5. rlsnights

    rlsnights New Member

    I know exactly what you are talking about with ASPies. With difficult child 2 it was not a matter of getting social cues wrong. I know several ASPie kids/adults and the ones I know just looked confused or they may get mad if they are told/figure out that they've chosen the "wrong" response. But for them it's about fitting in and getting along.

    Yesterday with difficult child 2 it had a sly, self-satisfied quality to it that makes it hard not to imagine lots of jail time in his future. If anything it is the opposite of an ASPie who is just trying to fit in and can't figure it out. That's what was so upsetting to me really. That superior smile/smirk sends the message "I am in control. I am smiling because I know I'm in control and all the adults are dancing to my tune. I smile because it will make you squirm but if you call me on it I can deflect you by pointing out that everyone is smiling therefore you are picking on me."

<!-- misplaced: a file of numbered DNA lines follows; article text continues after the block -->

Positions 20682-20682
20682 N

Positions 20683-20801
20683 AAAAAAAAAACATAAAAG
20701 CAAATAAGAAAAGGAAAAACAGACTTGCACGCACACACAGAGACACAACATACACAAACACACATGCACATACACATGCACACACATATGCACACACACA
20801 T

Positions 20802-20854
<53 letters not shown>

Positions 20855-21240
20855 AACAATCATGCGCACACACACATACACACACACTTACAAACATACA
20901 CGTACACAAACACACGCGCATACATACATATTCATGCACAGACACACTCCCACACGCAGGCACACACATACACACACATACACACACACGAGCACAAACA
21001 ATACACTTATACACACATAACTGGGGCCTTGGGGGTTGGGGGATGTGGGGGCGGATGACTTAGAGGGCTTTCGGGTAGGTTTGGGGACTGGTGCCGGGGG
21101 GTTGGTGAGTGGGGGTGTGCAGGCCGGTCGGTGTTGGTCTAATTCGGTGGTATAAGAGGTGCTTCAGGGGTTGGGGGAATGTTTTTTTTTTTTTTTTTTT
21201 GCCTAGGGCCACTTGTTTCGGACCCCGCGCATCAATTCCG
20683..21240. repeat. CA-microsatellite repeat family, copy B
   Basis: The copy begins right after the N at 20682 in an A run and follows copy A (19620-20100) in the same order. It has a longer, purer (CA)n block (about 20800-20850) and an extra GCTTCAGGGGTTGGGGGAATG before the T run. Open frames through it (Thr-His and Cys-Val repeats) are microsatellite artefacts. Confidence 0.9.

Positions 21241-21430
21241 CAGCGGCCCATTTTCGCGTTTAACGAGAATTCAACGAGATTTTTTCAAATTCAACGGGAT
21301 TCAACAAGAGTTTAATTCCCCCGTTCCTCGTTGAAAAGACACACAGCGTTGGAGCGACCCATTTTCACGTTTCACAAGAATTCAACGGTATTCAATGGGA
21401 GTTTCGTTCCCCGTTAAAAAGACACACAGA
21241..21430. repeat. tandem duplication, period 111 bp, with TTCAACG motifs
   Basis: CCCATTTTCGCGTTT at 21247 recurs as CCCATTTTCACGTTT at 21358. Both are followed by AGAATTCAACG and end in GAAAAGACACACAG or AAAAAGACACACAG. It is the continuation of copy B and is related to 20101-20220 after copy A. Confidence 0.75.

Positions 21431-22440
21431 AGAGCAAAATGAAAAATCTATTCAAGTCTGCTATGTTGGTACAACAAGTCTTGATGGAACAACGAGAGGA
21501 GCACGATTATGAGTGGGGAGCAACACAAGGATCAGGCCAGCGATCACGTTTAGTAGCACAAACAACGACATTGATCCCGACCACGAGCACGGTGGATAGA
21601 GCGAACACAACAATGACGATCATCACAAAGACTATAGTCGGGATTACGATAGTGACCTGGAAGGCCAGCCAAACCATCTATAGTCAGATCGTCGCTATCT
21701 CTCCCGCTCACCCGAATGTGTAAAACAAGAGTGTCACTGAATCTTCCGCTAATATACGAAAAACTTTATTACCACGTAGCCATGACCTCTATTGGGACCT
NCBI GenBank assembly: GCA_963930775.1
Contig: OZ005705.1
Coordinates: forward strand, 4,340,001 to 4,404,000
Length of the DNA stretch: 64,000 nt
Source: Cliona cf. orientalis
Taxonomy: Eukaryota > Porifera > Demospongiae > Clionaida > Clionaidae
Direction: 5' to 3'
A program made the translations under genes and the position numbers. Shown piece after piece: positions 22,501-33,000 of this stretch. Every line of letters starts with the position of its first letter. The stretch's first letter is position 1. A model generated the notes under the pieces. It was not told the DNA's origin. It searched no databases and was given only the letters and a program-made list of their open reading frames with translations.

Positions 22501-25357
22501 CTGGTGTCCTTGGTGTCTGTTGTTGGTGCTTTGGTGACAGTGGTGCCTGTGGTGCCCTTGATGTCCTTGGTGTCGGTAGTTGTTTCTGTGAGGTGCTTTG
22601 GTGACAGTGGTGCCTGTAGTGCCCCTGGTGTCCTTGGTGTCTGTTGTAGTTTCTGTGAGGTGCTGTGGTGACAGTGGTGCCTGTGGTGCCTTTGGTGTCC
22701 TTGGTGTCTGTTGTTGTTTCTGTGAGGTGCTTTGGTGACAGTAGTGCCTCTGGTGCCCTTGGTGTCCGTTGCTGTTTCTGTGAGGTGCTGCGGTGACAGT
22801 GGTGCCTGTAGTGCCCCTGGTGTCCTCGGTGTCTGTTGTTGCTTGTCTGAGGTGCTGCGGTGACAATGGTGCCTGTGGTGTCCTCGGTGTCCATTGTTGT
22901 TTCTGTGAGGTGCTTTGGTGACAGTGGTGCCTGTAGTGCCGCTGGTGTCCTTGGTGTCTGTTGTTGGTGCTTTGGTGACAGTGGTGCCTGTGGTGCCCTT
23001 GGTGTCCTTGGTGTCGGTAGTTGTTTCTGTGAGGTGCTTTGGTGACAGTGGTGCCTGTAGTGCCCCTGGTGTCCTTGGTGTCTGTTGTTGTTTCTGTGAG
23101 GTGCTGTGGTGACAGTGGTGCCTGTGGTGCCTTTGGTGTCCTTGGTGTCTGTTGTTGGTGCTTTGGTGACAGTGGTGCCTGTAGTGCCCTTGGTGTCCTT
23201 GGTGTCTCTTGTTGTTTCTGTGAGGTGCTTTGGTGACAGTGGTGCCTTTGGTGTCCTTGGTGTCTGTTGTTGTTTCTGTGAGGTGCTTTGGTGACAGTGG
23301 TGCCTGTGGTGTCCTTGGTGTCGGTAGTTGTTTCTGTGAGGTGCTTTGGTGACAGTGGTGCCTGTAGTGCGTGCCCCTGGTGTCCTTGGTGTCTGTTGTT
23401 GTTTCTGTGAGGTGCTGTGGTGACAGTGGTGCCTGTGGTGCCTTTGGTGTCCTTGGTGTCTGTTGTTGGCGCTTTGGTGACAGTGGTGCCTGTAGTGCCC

Even though it's completely clear that it's inappropriate for him to smile - he's doing it because he is at the center of his universe and he can't take another person's perspective to understand why his interpretation and reaction are wrong. The behavior has the same cognitive basis (lack of perspective taking) but the purpose of the behavior and the emotional response to feedback are very different.

    That response is one I am seeing more and more from him. I think it is often in response to feeling very powerless because his limited attempts to negotiate, etc. are unsuccessful and he gives up and resorts to aggression/anger/intimidation. Then he interprets everything that happens as undeserved punishment.

    Is that the way things are with your ASPie kids?

    P